The summer is coming and this means the end of exams, the end of term, and, for many, the Summer Ball. As a fresher I have no idea what this is like but I do have ample experience of shopping for clothes, both formal and casual. And I can tell you that this is not an easy task, especially for women.
Don’t get me wrong, I’m sure men also have issues when shopping for clothes, particularly with gender stereotyping looking down on any man who actually enjoys shopping. But maybe it is this idea of shopping as a female pursuit that has made the experience for women so complex.
Allow me to elaborate. Firstly, clothes shops predominantly cater for women so we have the entire store to explore. Nothing is grouped by type of clothing, only by style or collection. That top you saw in the window – yeah, that’s almost guaranteed to be hidden at the back of the store surrounded by a plethora of skirts, jackets, and for some reason bikini tops, just because they are all related by colour or design.
And of course, you cannot just go into one shop and find exactly what you want. There’s New Look, H&M, River Island, Topshop, Miss Selfridge, Primark, Monsoon: the list goes on. You might be surprised to know that my Year 11 prom dress was purchased from the relatively unfashionable BHS, just because the more popular high street brands had nothing that suited my requirements. At the time, I had a condition called scoliosis which, amongst other things, meant that my hips weren’t level, adding another dimension to the type of dress I wanted. Two years on and I can show off my level hips but need to find clothes that cover the scar down my back. Fashion versus practicality is a big issue.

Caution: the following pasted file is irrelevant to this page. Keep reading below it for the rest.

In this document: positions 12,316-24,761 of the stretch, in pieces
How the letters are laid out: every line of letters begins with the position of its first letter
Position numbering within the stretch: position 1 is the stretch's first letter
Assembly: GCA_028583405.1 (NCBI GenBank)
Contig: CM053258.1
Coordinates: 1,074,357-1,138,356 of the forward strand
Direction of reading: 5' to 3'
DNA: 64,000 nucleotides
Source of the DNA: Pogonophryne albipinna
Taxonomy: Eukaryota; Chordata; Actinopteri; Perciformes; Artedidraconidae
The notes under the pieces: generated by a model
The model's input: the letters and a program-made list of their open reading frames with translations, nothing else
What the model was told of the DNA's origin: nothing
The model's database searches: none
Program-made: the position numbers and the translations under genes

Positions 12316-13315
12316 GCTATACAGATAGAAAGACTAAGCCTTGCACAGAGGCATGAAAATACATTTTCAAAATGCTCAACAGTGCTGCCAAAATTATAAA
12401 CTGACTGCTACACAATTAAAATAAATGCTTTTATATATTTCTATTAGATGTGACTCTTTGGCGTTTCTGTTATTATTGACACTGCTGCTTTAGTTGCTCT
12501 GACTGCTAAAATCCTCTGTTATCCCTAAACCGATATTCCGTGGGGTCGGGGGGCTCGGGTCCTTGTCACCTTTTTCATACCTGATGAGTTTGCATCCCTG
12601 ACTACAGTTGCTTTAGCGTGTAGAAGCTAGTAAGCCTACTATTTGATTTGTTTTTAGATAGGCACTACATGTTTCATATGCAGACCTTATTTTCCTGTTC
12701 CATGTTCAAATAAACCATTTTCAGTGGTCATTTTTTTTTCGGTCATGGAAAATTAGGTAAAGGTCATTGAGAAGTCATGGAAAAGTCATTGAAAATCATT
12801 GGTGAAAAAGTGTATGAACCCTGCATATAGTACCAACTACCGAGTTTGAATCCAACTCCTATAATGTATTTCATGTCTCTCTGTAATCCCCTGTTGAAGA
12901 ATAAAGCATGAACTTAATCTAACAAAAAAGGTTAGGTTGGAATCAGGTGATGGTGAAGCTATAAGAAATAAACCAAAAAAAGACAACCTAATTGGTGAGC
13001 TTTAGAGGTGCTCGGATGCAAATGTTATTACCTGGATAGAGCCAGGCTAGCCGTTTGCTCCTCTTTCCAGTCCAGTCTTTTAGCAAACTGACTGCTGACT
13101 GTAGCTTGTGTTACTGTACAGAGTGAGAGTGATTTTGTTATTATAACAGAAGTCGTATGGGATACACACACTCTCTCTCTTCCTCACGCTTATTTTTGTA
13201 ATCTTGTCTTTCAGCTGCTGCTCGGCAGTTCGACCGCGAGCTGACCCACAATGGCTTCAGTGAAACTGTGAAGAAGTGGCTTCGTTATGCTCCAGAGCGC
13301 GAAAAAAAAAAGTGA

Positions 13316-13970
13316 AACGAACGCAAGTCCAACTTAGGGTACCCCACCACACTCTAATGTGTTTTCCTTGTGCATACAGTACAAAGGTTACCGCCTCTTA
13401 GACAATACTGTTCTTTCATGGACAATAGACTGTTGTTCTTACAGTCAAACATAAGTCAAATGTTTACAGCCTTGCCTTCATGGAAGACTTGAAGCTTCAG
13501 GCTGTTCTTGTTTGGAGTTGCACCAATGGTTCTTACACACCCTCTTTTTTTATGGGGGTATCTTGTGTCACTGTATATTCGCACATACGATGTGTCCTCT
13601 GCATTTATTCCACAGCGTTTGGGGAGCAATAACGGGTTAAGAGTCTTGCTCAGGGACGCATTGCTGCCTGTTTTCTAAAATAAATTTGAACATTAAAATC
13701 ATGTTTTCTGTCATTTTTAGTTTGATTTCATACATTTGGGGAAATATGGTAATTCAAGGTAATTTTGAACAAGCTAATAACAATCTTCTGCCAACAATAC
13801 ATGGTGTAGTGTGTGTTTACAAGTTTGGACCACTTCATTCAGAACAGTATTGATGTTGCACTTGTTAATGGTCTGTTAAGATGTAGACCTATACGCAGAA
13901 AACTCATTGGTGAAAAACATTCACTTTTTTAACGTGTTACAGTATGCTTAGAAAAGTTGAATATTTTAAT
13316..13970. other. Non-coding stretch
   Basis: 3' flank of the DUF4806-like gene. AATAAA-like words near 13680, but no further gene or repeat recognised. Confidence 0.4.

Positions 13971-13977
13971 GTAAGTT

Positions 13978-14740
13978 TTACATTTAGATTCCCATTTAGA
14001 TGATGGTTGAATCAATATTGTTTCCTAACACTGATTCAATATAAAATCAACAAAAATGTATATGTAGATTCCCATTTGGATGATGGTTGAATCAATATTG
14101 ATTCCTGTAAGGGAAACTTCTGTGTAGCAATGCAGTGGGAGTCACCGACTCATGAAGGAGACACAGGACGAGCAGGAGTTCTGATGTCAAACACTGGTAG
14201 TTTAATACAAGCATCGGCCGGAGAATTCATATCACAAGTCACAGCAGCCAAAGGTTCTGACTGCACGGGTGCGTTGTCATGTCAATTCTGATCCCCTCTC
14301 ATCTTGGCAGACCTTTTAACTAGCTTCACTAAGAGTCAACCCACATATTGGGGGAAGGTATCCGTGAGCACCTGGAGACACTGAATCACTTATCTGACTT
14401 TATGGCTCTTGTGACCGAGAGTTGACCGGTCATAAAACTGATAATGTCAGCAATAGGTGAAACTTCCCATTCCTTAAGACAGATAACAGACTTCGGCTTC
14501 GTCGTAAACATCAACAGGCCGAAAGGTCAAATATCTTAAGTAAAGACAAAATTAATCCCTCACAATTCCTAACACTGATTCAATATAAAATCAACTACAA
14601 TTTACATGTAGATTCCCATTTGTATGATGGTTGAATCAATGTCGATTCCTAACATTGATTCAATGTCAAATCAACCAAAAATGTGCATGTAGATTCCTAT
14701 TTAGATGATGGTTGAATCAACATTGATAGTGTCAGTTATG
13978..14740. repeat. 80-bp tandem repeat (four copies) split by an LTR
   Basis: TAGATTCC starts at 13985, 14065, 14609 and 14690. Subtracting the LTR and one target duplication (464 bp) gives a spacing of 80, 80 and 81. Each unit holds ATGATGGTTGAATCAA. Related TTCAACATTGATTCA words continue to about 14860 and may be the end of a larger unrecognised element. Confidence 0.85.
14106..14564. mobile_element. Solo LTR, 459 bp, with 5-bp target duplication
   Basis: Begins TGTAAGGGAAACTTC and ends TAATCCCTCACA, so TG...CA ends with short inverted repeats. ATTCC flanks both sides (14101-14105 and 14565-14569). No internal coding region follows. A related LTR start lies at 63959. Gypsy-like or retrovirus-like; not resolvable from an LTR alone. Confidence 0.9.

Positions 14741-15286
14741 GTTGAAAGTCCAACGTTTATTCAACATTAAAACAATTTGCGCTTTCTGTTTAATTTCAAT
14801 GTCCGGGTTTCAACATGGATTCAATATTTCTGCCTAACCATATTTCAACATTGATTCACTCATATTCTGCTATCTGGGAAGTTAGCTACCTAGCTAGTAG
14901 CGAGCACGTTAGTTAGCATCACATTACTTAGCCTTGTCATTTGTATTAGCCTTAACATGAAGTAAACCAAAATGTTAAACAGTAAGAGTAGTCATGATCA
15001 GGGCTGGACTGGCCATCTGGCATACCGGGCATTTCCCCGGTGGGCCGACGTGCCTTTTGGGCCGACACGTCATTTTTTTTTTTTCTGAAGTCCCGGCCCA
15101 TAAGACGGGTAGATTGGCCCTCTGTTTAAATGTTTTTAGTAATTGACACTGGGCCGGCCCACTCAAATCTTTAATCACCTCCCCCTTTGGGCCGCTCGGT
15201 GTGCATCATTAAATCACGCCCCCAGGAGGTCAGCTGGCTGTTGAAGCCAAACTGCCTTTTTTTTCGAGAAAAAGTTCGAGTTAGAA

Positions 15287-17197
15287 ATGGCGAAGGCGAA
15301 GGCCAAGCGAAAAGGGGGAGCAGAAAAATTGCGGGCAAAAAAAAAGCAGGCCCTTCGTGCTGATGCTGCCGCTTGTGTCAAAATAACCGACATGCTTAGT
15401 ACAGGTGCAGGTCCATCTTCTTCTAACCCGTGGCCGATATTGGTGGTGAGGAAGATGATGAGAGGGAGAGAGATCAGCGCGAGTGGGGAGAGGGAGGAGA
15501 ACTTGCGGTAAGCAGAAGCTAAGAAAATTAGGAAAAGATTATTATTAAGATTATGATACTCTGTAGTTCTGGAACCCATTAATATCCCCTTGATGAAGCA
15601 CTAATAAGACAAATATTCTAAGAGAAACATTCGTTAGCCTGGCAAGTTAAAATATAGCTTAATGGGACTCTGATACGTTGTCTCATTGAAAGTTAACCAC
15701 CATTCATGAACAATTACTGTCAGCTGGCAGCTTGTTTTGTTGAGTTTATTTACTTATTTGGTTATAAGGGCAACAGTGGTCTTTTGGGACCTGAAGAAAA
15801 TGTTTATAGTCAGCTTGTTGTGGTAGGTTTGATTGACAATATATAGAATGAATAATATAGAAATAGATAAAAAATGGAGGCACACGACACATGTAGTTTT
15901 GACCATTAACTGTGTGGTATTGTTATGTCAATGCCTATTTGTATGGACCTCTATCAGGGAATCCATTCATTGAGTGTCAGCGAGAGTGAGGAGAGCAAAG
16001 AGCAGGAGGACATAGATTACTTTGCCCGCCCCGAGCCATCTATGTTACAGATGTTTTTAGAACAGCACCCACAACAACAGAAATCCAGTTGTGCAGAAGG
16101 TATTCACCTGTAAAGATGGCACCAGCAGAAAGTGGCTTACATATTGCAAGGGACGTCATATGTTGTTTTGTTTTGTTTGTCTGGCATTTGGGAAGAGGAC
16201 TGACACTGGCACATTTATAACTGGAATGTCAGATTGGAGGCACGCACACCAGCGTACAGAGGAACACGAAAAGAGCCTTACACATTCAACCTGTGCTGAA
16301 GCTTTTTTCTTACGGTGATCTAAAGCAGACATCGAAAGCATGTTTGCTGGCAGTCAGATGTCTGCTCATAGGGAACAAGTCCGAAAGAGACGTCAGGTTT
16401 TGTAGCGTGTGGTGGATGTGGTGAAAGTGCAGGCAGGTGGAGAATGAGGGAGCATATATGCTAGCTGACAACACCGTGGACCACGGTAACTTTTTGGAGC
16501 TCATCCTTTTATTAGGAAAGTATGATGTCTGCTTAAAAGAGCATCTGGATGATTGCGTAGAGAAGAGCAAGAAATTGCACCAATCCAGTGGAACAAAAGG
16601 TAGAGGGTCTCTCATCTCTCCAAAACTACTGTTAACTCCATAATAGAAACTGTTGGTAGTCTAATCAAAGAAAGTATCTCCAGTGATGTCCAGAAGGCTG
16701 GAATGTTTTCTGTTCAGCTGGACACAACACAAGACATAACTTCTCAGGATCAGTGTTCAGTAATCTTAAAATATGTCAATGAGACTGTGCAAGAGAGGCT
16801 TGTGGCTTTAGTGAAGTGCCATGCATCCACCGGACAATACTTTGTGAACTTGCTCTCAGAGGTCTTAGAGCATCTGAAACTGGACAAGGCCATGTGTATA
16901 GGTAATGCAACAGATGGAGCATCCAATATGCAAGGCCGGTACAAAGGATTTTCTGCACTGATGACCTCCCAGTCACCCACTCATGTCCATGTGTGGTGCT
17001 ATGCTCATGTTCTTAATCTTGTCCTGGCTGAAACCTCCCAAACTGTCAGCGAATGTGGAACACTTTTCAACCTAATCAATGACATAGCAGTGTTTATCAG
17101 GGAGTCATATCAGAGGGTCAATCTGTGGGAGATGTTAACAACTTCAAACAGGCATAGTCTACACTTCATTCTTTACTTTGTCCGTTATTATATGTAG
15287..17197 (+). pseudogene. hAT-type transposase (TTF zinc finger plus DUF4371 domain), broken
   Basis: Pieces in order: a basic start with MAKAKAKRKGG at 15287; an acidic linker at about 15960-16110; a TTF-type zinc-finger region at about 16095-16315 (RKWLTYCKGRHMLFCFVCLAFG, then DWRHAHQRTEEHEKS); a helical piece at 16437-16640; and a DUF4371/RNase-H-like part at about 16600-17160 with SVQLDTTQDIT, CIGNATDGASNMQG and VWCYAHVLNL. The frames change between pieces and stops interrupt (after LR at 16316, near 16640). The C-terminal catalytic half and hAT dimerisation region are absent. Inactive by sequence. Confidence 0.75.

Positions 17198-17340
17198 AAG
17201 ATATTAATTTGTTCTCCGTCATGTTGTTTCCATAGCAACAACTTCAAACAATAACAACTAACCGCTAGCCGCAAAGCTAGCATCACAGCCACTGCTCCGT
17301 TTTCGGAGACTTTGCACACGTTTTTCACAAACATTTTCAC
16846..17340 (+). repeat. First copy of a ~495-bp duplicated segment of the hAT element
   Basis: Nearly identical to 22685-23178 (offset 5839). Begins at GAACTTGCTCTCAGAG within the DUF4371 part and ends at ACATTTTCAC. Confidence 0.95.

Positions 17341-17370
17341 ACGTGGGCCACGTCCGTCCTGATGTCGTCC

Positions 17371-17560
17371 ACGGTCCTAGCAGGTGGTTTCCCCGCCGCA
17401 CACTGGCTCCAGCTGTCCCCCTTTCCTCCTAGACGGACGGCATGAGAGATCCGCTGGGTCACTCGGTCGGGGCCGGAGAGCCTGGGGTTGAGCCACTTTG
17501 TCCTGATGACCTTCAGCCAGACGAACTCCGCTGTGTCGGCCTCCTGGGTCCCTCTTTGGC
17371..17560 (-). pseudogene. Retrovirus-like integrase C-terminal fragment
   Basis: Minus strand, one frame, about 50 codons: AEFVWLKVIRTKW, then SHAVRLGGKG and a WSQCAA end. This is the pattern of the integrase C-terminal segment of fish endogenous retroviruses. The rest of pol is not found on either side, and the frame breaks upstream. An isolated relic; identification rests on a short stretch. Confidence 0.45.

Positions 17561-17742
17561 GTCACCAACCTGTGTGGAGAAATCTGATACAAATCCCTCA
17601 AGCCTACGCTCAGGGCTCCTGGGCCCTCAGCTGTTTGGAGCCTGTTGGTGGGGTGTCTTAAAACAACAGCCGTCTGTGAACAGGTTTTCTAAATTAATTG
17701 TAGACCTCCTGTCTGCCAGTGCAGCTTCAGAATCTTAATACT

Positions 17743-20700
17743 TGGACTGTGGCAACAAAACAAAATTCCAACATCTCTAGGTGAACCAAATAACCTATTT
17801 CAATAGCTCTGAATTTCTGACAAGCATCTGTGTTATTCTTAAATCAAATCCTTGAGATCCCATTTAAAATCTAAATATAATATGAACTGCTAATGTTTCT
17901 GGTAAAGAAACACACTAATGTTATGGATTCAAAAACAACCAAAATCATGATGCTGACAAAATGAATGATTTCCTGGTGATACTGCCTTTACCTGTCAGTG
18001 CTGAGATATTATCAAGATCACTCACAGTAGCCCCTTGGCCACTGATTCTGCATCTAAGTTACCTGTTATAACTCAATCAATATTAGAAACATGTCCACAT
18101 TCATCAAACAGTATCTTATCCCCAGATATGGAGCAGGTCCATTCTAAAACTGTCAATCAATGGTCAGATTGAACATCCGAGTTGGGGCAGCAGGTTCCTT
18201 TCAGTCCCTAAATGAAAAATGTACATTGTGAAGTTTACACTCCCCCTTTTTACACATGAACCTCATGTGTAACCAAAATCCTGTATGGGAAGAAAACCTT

But thank goodness for online shopping. Now I don’t even have to leave my house to trawl through the high street and find the perfect outfit. Except then the sizing problem rears its ugly head. Because sizing in each shop differs slightly. I cannot count the number of times I have bought something online and then had to send it back and buy it in a different size because I estimated wrongly. Shops haven’t quite understood that not all women are the same shape or height and that we would find shopping a lot easier if sizes across the high street vaguely corresponded.
For me, my perfect Summer Ball dress actually came from Tesco, albeit a little too long. Luckily, I have a mother to alter it for me as professional alteration does not come cheap. The explosion of Facebook has left more and more people feeling that they cannot possibly wear the same dress twice: this is not really a problem with men’s suits. The average suit costs £100 at the cheapest, but that’s an investment. A savvy spender could maybe spend £100 on a decent dress/shoes/bag combo, but wearing the same outfit more than once or twice in a formal situation is considered socially unacceptable.
This style of women’s shopping doesn’t look like it’s going to change any time soon, but maybe it’s time for us to stand up and sort out our outfit prejudices. So what if I’ve worn this dress time and time again? I for one am not going to pay out my precious money just to wear something once, and I’m sure many of you will agree with me!
(I have blogged further on this issue here: https://afterscoliosis.wordpress.com/clothes)